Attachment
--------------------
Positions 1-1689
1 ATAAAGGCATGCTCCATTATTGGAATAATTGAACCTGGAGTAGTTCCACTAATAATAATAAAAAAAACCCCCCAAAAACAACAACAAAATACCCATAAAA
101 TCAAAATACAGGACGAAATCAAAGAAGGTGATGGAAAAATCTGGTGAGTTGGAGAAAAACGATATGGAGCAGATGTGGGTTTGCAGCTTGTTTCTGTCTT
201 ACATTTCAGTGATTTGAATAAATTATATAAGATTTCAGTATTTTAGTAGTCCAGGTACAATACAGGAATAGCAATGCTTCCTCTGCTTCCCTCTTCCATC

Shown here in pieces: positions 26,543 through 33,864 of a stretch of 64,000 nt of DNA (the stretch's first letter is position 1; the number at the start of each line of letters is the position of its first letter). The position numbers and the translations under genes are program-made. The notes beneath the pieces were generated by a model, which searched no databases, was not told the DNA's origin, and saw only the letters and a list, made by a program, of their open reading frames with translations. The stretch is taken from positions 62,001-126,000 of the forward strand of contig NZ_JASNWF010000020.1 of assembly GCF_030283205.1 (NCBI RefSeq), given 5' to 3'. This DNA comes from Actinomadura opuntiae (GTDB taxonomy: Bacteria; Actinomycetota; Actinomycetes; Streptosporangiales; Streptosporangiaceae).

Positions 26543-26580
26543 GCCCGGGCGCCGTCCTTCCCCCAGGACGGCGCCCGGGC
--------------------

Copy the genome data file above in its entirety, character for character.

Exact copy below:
Positions 1-1689
1 ATAAAGGCATGCTCCATTATTGGAATAATTGAACCTGGAGTAGTTCCACTAATAATAATAAAAAAAACCCCCCAAAAACAACAACAAAATACCCATAAAA
101 TCAAAATACAGGACGAAATCAAAGAAGGTGATGGAAAAATCTGGTGAGTTGGAGAAAAACGATATGGAGCAGATGTGGGTTTGCAGCTTGTTTCTGTCTT
201 ACATTTCAGTGATTTGAATAAATTATATAAGATTTCAGTATTTTAGTAGTCCAGGTACAATACAGGAATAGCAATGCTTCCTCTGCTTCCCTCTTCCATC

Shown here in pieces: positions 26,543 through 33,864 of a stretch of 64,000 nt of DNA (the stretch's first letter is position 1; the number at the start of each line of letters is the position of its first letter). The position numbers and the translations under genes are program-made. The notes beneath the pieces were generated by a model, which searched no databases, was not told the DNA's origin, and saw only the letters and a list, made by a program, of their open reading frames with translations. The stretch is taken from positions 62,001-126,000 of the forward strand of contig NZ_JASNWF010000020.1 of assembly GCF_030283205.1 (NCBI RefSeq), given 5' to 3'. This DNA comes from Actinomadura opuntiae (GTDB taxonomy: Bacteria; Actinomycetota; Actinomycetes; Streptosporangiales; Streptosporangiaceae).

Positions 26543-26580
26543 GCCCGGGCGCCGTCCTTCCCCCAGGACGGCGCCCGGGC